I was very excited about your book. I would like to thank you for your work and to tell you something about my journey through life.
My name is Zdenek and I am 83 years old. I came to the USA (from what is now the Czech Republic) with my whole family at Christmas 1981. You said your first word in Italy was CIAO, my English contained only - I LOVE YOU, THANK YOU. Speaking or writing English is very difficult for me. But I don’t have a problem reading English and instead of watching TV, I like to read.
So, when I read somewhere that a nun from Mother Teresa’s order wrote a book An Unquenchable Thirst – ah cha – I have to read it. In our library are only two copies, and I had to wait in line.
I knew Mother Teresa from the newspapers. But I didn’t know that there is some MC order around her.
As a kid I remember in our village only one nun. All in black, just around her neck was a broad white collar. Being a nun, among our people, was similar to being a priest. It was the most revered person in the village.
We have a saying: “What we are and who we are, we were at least from three-quarters forced to be like.” How to speak, how to dress, to eat, to believe in God, to keep rules of surrounding society, and, of course – to condemn and to hate people who were forced to live differently. Then in the army we heard something like this: “A good soldier does not think, he just listens and follows orders of his officer.” From the first chapter of Unquenchable Thirst, I thought, nuns have their lives much tougher than the soldiers.
But the time comes, at least for some people, the remaining quarter of the consciousness wakes up and begins to ask: WHY? Then one begins to see the self and the surroundings differently than seen before. I have had such WHY? moments in my life and some of them also touched my beliefs in God. I was very excited by your openness, how you dared to look into intimate sections on your way to a full life. Every part of your book provoked in me a memory of my religious development.
I was born in a small village where all people were Catholics and the priest taught (2 hours/week) school children about religion. In the fourth year class, in 1938-39, he told us about the Great Flood. There was a picture in a book (The Biblical History) where on some small island whipped by wind and rain, among predatory beasts, snakes and birds also were mothers lifting their children and begged for rescue of them in the departing Ark.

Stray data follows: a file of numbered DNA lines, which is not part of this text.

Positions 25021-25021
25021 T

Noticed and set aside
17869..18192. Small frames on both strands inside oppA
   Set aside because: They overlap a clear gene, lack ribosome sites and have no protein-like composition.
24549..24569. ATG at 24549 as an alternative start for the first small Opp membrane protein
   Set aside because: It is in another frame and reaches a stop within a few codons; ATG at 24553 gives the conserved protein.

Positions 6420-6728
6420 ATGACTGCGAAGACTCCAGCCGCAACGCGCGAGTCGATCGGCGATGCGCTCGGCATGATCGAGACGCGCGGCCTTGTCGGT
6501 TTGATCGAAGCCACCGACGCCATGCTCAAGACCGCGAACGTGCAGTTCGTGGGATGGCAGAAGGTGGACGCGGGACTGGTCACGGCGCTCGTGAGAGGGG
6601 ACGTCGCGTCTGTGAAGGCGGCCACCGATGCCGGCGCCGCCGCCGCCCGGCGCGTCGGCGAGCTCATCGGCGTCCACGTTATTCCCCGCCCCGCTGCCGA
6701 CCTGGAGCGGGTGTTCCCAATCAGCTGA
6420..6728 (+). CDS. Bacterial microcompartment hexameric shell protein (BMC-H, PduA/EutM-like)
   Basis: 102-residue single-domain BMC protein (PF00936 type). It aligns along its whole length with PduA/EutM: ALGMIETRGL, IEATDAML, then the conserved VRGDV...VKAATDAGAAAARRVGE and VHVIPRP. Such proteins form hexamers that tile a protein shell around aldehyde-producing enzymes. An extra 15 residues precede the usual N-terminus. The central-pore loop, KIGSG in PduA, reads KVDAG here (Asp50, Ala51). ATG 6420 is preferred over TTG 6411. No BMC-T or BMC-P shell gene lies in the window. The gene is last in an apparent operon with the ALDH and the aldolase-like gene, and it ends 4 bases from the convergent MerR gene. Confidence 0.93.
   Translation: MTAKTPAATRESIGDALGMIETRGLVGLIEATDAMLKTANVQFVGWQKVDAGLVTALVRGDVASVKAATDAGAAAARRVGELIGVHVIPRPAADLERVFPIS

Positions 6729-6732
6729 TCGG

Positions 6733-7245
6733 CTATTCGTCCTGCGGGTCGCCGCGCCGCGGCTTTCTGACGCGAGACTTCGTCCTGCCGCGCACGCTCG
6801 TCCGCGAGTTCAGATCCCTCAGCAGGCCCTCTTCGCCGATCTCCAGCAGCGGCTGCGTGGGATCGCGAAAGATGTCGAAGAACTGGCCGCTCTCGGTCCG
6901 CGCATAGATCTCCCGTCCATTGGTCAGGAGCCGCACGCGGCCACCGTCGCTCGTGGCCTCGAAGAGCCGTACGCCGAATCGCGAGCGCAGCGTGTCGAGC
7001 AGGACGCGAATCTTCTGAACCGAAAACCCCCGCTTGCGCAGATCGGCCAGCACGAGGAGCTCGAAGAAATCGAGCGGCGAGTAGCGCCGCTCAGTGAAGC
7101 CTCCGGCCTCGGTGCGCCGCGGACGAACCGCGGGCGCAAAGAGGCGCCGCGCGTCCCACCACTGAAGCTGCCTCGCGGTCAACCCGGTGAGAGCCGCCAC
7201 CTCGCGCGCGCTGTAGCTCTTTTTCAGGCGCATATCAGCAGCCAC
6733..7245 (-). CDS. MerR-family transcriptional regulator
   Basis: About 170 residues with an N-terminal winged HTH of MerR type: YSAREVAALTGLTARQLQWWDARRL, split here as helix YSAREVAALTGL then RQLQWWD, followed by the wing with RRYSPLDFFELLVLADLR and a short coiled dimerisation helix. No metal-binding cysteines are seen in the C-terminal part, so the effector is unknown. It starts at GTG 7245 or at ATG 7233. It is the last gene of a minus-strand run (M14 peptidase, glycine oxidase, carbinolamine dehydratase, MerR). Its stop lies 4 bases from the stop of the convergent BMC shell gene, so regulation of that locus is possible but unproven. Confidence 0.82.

"These are drowned too?" I asked a priest and pointed to young children.
“God saved only the righteous and without original sin,“ he said.
“Could God do such a flood now, too? " I continued.
"Certainly," the priest looked at me. How can I ask something like this? "God's will is boundless."
"I would not drown,” I told him. “I was baptized the third day after birth." The class muttered approvingly. From a fear of sudden death, nearly every child was baptized on the third day.
"Father," I continued, "In a nature book I have read, that in water and mainly in the sea life is more abundant than on earth. And there are also sharks, killer whales, sea snakes, octopus . . . If God instead of the Flood made a big drought, He would kill more, it would be better.”
The class exploded, and I got C, the worst mark in religion.
I still haven’t found out, what Noah would have had to do in that case?
A short time later the Germans occupied Czechoslovakia (03.15.39.) and we read on the belt of every German soldier: GOTT MIT UNS. (Something very similar to what Americans carry in their pockets: IN GOD WE TRUST.) And again not so long (09.01.39) the Germans invaded Poland. It started WW2 and at the school we began every day by praying: “Fater unser der Du bis in Himmel . . .“ for victory of the German army. Of course we quietly added: “God, please, kill Germans.“
Another example, Sister Leonard maintained discipline by a stick. Today I look at it differently, but till I was 12 years old I was beaten almost every day. Every kid in the village was. Parents worked in the field from morning to night, and there was no time for lengthy verbal education. As the oldest, I was often beaten also for my younger siblings. We said, “We suffer like Christ, for the sins of others. “ But my grandfather said to me: “Think about it. If Christ as the Son of God felt pain, it was because his omnipotent God the Father wanted him to know human pain. From a young age you know that without God's will not a hair of your head will fall. And you also know that God held Abraham's hand, not to kill his son Isaac. And now, He, the Almighty, let His only Son stand for and be crucified for the sins of others? “ Grandfather said, “I have five sons (+ 4 daughters) but not one I would kill for the sins of others. You are not punished for the sins of others, you are punished because you did not prevent others from doing something wrong. It is a big difference.”
I read the book, chapter by chapter (I read some twice). Then I said to a friend, “Please, read An Unquenchable Thirst.“
“That was written by woman?” he said with derision. (Books written by women he divides into two categories: a/ bad , b/ worse.) After reading your book he told me: ”I created a category c / EXCELLENT.“
- Zdenek Ondracka